It’s time to make resolutions to detox and declutter. We show you how to apply the same resolve to your PC life, speeding up your machine in the process.
Although many of us will have already broken our New Year’s resolutions, it’s not too late to change some old habits. One of our annual vows is to get outside and get into shape; since it’s far too cold to tackle that particular hurdle, turning our attention to home – and home technology – improvements makes sense.
A useful project is to give your PC some attention, sprucing it up and helping it to run smoothly. If nothing else, we suggest giving your computer a good clean to blow away all the cobwebs.
But it’s not just the PC’s exterior that could do with a tidy. Over time, installed programs, unused desktop shortcuts, saved files and downloaded data can bog down your system. Organising these files will go a long way to improving productivity when you need to work on a particular document.
The hard drive, temporary file folders and Windows Registry will also need a good sort out. Any programs and files you rarely use will serve only to slow down your PC. Get rid of anything that’s no longer needed, dump duplicate files and uninstall old programs you’d forgotten about; this will help recover the pep your PC once had.
Although these ideas sound pretty laborious, free downloads can do most of the hard work for you. We particularly rate Revo Uninstaller, which deletes programs and related junk files, and Easy Duplicate File Finder, which trawls your hard drive for duplicate files. Be sure to back up your machine before using any third-party tool or Windows utility, however.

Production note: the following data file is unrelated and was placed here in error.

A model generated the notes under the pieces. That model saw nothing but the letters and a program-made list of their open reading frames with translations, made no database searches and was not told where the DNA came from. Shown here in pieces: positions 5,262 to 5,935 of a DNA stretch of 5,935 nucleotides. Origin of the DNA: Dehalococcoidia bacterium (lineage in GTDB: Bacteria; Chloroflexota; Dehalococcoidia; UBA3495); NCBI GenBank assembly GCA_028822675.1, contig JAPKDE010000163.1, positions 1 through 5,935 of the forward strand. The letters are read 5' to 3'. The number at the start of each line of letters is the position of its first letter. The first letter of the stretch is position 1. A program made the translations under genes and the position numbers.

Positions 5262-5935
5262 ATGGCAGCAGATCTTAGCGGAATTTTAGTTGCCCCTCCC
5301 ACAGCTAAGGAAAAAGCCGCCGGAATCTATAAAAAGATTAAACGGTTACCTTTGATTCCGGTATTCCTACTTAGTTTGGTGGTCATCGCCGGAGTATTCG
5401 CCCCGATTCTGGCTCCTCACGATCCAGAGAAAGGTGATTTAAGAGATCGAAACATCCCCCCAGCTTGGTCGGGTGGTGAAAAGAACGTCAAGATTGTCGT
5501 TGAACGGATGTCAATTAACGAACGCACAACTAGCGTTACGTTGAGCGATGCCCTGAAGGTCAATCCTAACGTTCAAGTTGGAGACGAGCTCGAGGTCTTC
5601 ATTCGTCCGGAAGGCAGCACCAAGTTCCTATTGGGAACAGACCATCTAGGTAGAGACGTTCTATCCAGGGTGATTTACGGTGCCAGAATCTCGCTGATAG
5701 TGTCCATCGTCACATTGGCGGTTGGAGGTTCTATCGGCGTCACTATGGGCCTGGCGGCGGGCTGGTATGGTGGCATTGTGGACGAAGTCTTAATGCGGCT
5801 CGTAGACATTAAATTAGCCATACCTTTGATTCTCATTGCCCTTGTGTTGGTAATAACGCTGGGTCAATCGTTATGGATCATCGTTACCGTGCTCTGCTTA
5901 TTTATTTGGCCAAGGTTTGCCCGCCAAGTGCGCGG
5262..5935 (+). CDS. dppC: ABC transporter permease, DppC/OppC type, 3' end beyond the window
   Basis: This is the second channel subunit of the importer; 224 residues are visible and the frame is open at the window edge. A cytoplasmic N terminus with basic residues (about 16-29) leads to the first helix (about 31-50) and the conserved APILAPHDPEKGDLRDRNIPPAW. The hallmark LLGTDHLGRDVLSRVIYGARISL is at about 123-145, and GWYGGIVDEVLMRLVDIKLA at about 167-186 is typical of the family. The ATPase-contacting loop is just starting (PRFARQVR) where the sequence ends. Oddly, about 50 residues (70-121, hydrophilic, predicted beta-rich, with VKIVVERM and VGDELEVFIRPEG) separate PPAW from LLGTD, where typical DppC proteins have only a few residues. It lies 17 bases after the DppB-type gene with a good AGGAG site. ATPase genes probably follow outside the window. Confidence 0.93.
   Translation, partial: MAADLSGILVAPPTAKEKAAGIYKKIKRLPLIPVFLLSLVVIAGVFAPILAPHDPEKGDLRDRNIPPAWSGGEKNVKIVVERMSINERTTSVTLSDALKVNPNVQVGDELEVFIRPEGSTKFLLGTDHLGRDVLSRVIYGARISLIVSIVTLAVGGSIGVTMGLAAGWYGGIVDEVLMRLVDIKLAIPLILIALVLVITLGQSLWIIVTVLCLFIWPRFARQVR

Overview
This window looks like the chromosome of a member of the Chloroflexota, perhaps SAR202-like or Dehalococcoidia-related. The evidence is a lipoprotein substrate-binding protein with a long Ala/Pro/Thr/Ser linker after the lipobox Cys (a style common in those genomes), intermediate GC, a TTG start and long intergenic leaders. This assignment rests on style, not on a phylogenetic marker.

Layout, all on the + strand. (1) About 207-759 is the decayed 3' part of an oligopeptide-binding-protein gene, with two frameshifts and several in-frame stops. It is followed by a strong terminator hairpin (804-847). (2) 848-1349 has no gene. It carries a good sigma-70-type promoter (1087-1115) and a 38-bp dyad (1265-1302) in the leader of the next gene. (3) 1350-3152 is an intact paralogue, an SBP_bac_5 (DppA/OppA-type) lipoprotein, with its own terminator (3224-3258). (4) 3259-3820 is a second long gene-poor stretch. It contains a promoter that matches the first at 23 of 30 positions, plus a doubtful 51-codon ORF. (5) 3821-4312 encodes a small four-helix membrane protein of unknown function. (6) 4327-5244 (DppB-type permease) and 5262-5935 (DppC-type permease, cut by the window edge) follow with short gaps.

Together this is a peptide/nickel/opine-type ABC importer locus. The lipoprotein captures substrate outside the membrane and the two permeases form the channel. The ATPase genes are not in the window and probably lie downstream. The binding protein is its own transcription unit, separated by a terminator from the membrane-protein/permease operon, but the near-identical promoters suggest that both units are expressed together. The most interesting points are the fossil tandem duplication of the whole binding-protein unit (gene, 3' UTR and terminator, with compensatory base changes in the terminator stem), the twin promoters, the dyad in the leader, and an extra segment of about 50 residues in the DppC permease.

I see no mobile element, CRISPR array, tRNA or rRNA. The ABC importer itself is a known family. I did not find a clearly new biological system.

These steps should make your PC boot up faster, but to speed up startup further you’ll need to investigate the programs that autoload when you turn on the PC. Boot-analysis tool Soluto offers advice on which programs can safely be removed from the boot-up process, and can even defer their launch until a later time.
Clean up and organise your desktop
Step 1. Digital documents should be stored in relevant folders, not on the desktop. Create a folder by right-clicking the desktop and choosing New, then Folder. Named ‘New Folder’ by default, you can rename your archive simply by typing over the highlighted text. Drag-and-drop relevant files into your folder.
Step 2. Remove unused shortcuts from the desktop – this won’t uninstall the programs they link to, but it will help to keep things tidy and organised. Next, right-click the desktop and choose View, ‘Auto arrange icons’. This will force your remaining shortcuts into a neat grid on the left side of the screen.